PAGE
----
By the Daily FT News Desk
The Government has assured the country’s apex court that it will not pursue a coal-fired power project in Sampur due to opposition by environmental groups, a decade after Sri Lanka signed a joint venture with India to construct the plant.
When the case against the Sampur coal-fired power plant filed by the Environmental Foundation Ltd. (EFL) was taken up in the Supreme Court yesterday, Additional Solicitor General Sanjaya Rajaratnam told the court that the Ministry of Power and Energy had decided a coal power plant would not be constructed in Sampur in the Trincomalee District.
As a result of the assurances by the Government, EFL has informed the Supreme Court that it was withdrawing its fundamental rights petition. “EFL then told the court it would not proceed with the petition and the proceedings were terminated,” EFL Head of Legal Gayani Hewawasam told Daily FT. However, EFL reserves the option to return to court if the Government changes its policy.
Power and Energy Ministry Secretary Dr. B.M.S. Batagoda noted India had already agreed to a Sri Lankan proposal to build a LNG power plant. President Maithripala Sirisena earlier this year had proposed the change during a tour of India during which he met with Prime Minister Narendra Modi.
“The Ceylon Electricity Board (CEB) does not want the LNG plant to be set up in Sampur. They prefer the plant be constructed in Kerawalapitiya. So there will be no coal power plant in Sampur,” he said.
The Public Utilities Commission of Sri Lanka (PUCSL), the regulatory body of the CEB, believes any alternative to the Sampur coal power plant has to be included in the CEB’s long-term generation plans that have to be submitted by April 2017, giving them about eight months to iron out details of the proposed LNG facility.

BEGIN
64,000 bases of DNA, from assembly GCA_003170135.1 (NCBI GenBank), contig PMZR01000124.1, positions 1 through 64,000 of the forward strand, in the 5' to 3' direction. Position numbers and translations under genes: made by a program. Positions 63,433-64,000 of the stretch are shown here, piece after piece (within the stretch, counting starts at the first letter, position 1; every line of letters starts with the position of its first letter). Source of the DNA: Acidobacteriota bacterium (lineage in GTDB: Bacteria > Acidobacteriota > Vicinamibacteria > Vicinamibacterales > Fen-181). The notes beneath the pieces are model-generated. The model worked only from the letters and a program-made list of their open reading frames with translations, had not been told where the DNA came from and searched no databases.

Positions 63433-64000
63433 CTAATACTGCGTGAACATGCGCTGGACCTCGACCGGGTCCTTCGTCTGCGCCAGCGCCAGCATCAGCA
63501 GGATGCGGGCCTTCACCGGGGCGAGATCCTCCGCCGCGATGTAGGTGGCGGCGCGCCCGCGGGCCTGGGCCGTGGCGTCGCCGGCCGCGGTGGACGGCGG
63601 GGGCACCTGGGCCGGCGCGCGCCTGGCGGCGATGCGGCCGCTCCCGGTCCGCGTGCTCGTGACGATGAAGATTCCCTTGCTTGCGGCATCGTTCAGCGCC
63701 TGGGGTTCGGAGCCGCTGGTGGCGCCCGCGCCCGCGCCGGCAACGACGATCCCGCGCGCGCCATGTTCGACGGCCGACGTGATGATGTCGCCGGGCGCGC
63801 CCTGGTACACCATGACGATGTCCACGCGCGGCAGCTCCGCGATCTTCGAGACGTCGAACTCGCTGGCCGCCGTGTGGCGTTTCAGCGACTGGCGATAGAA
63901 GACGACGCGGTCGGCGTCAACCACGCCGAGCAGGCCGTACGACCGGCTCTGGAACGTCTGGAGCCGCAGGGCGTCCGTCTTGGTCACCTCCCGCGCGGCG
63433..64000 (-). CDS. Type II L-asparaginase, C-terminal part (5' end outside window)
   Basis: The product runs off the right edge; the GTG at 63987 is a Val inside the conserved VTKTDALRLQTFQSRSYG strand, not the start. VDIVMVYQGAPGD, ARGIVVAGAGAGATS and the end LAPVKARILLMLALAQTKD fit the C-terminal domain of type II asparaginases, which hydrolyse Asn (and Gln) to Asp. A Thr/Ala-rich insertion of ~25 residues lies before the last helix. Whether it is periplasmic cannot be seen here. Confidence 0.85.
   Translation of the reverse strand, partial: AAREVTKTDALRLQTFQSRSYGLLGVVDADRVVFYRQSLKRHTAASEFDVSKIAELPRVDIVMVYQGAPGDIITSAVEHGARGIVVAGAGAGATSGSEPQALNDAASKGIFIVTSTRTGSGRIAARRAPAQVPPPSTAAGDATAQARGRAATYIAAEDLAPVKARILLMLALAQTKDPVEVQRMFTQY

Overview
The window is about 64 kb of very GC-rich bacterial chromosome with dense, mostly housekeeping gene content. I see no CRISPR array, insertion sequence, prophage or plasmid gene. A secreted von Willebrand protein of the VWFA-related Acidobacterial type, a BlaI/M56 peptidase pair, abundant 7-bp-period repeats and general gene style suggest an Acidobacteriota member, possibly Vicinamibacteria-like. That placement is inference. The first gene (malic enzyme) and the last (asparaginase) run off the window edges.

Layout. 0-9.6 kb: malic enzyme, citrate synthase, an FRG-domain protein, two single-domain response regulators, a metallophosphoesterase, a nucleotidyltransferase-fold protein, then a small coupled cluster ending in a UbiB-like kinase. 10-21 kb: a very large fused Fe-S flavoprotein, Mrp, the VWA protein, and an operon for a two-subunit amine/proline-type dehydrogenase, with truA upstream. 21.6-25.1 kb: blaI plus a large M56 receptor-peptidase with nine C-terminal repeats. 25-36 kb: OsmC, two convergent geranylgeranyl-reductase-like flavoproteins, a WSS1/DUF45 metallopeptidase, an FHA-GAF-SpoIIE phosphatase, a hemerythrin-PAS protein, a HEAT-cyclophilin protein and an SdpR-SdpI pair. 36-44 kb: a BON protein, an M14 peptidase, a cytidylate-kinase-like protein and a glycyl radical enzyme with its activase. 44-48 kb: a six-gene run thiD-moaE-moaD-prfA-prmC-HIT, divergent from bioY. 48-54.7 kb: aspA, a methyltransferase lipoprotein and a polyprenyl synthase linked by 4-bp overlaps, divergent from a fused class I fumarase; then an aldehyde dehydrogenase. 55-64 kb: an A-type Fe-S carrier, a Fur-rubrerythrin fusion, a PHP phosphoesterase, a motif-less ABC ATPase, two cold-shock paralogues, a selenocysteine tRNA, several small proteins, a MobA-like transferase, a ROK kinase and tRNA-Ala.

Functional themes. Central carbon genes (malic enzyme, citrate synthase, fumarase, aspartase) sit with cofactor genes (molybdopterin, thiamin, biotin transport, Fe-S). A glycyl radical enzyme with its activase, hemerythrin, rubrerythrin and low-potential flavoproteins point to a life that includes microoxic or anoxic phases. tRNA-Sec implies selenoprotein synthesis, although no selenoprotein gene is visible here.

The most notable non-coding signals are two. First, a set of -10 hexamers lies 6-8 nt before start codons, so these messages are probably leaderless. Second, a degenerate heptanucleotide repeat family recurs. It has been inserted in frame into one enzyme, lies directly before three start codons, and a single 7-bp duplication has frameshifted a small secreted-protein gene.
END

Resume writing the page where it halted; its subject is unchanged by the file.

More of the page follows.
Environmentalists and residents have protested about the adverse impacts of coal-fired power generation in proximity settlements and its impacts on the marine ecosystem and flora and fauna of the region.
In 2006, the Ceylon Electricity Board signed a joint venture with the National Thermal Power Corporation Ltd. (NTPC) of India. The MoU was a tripartite agreement between the NTPC, CEB and Government of Sri Lanka.
In 2011, the Trincomalee Power Company, jointly managed by the CEB and NTPC, was instituted to produce and sell power generated by coal-fired technology to the state energy provider. The jointly managed company was to establish two coal-based power plants with a total generation capacity of 500 megawatts, covering 505 acres of land in Sampur. The project was set to be commissioned by the end of 2017.
The Sampur coal power project has political and diplomatic implications, due to agreements with the Indian firm that stemmed from a bilateral agreement between Sri Lanka and India signed in 2005. The Government has not immediately made it clear if it was unilaterally abrogating its agreement with the Indian firm.
The Indian Government maintains it has received no official notice from the Sri Lankan Government about the cancellation of the project.
“We have not received any updates on the Sampur issue from the Government of Sri Lanka,” Indian High Commission Spokesperson Esha Srivastava said responding to yesterday’s court proceedings.